Ahead of the Curve13 years ago
Bill Cowen, president of PR Boutiques International, discusses the strategic benefits of boutique firms in ongoing times of change and challenge.
I’ve just had the honor of being elected president of PR Boutiques International, an ever-expanding collection of smart and experienced boutiques around the globe. Despite business, economic and social issues the world faces, I have to confess that I can’t think of a better time to be driving a boutique and a global boutique network.
Why? It’s quite simple. At the heart of the boutique business model are principles that can be maximized in times of uncertainty.
The ‘new normal’
Let’s back up for a moment. Welcome to the ‘new’ world of PR, strategic communication and promotion. With unprecedented economic issues that continue to evolve on a daily basis, ‘normal’ business as we knew it is gone. Whether for agencies or clients, the only normal we can now expect is that things may never feel normal again, especially in ‘PR’, which for many now represents ‘Pretty Rough’.
But in order to stabilize and move forward, the global marketplace still needs PR and strategic communication – more than ever. Without PR, no one buys your client’s product. Tries the service. Votes for the candidate. Donates to the mission.
Some companies unfortunately are now starting to realize this the hard way, after having cut off PR and promotion amidst panic, instead of simply refocusing strategies to keep key audiences engaged and motivated. As business scenarios slowly start to turn, many companies are discovering that audiences are gone. What’s worse is these companies now must spend even more in resources to try to recapture their targets’ attention, with no guarantee they will.
As an agency executive, I truly think that’s a viable proof point that there’s something to this whole ‘PR thing’. To our industry’s benefit, many organizations around the world are finally starting to understand this as well. The bottom line is you can’t actively choose not to promote and expect audiences to act on your behalf. With that in mind, I’m sure this turbulent financial period will produce many solid case studies to underscore this reality – ones you could surely put in front of clients when they consider shutting down PR solely for budget purposes.
Perception still rules
To further underscore this power of PR, the university professor in me thinks of Patrick Jackson’s Double Bottom Line theory. The first or ‘traditional’ bottom line for any organization of course is revenue. The theory asserts the second bottom line (often ignored or not well understood by those who do ‘real’ business strategy) is perception.
Which is more powerful? I ask our ‘strategic communication should take a support role’ thinkers – where is the traditional money-driven bottom line after an organization’s perception really takes a hit and is not managed properly?
Enter the PR Boutique (actually, we’ve been here all the while)
When times are good, there seems to be plenty of work for everyone. When times are not, boutiques can still progress. Case in point: I feel fortunate my firm continues to be solid. We all hear about opportunities within challenges and we have found them by aggressively seeking accounts (who of course may have their own challenges but still needed PR) that during any other economy would go to large agencies.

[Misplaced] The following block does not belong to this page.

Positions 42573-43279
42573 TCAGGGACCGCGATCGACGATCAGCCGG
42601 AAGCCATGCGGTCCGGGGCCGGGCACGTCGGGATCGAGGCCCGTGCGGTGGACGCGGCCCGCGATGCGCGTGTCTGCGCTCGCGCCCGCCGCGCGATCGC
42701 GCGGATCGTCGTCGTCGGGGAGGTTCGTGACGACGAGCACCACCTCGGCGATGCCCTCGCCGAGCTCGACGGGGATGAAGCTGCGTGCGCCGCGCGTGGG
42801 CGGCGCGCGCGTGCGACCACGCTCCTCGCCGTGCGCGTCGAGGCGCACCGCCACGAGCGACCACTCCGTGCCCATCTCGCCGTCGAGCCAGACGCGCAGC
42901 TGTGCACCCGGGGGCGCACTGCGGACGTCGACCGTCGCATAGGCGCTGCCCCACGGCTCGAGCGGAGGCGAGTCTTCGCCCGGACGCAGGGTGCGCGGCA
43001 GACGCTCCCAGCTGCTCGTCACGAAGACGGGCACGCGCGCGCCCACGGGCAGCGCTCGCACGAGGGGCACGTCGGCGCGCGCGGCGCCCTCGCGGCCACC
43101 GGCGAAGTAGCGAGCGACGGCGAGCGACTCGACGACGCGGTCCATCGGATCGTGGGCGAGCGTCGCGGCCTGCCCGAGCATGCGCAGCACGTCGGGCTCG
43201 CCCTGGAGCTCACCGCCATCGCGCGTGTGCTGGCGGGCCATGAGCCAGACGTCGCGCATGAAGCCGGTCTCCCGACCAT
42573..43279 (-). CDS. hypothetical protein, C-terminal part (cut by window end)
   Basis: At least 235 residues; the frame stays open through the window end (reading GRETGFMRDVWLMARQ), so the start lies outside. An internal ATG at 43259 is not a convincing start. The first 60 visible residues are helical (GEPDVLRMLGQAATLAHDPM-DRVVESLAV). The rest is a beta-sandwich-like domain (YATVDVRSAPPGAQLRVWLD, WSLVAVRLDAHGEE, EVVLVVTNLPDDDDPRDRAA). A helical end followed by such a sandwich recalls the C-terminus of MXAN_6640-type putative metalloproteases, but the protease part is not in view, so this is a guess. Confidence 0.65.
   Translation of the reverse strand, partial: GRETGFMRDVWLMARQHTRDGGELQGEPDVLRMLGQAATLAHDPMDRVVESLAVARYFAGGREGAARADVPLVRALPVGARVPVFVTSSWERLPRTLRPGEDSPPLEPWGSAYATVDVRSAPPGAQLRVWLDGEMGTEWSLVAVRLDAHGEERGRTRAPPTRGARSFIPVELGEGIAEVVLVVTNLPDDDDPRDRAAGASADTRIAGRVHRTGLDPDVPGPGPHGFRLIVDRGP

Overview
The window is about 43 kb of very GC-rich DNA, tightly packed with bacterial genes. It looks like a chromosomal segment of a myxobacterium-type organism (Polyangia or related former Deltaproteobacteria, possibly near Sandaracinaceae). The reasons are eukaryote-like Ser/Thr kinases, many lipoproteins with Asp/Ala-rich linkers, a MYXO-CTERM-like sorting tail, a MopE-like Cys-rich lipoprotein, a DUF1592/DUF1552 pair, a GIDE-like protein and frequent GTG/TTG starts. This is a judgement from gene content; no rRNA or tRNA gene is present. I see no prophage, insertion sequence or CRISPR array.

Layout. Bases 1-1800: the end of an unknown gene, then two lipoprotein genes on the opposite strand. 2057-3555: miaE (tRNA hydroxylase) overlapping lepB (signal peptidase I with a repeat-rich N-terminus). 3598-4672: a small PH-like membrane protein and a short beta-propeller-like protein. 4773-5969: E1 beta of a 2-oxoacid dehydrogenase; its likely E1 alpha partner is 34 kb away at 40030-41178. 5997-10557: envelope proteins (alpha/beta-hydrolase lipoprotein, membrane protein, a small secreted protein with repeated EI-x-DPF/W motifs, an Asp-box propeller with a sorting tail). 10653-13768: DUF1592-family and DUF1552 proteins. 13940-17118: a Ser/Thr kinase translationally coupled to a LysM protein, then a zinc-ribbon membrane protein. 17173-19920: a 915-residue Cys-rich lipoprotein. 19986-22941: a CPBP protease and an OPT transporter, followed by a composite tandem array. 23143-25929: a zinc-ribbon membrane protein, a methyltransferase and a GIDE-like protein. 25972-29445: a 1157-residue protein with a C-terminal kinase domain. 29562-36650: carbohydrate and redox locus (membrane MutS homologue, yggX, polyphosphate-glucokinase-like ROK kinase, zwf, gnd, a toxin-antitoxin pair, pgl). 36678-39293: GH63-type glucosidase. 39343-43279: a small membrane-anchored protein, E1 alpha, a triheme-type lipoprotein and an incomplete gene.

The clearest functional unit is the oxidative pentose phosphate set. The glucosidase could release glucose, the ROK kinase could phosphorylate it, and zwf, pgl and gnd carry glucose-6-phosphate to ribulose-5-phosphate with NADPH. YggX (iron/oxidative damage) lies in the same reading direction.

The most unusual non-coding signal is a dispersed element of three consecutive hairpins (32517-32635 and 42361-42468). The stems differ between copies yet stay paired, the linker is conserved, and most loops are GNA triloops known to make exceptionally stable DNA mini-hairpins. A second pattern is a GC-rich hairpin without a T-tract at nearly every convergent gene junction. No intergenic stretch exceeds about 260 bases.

We approach confidently but unassumingly with figurative hat in hand, proven experience, a willingness to be adaptable, and a dedication to putting our primary staff directly at the client’s day-to-day conference table. It’s worked to the point of ongoing contracts already into next year. When recently asked about hiring our boutique, a well-known corporate client responded: "We wanted to maximize our resources, add to our senior team on the ground and cut right to the chase."
Well, that’s all we needed to hear.
Wherever we go in the world, we see core similarities in the way boutiques work to benefit the client. As this trend continues to develop, we find our model of operation is successful to meeting and exceeding evolving client demands for consistent creativity and quality. Let’s face it. Clients don’t hire boutiques because they’re small and inexpensive. They hire boutiques because the firms offer great people with superb skills, flexibility, entrepreneurial mindsets, and the genuine desire to partner directly with clients to ensure success.
That’s all good news for the client.
The even better news? This is how boutiques have always done business – professional, personal and proactive – an effective approach in any economy. That’s why we’re proud to be ahead of the curve. Enhance all that with the power of a global network, the possibilities to move the industry forward seem endless.
For now, despite all those possibilities, I think we’ll just focus on helping our clients drive, survive and thrive in the ‘new normal’. It’s going to be quite a ride.
Bill Cowen, MA founded Metrospective Communications LLC in Philadelphia in 2002. He is also a professor and the PR program director at Villanova University. Prior to these appointments, he has served in executive communication capacities in international agencies, corporations, non-profit and academia. Bill is president of PR Boutiques International which was launched in January 2008 as the world’s first network for boutique PR firms.mail the author
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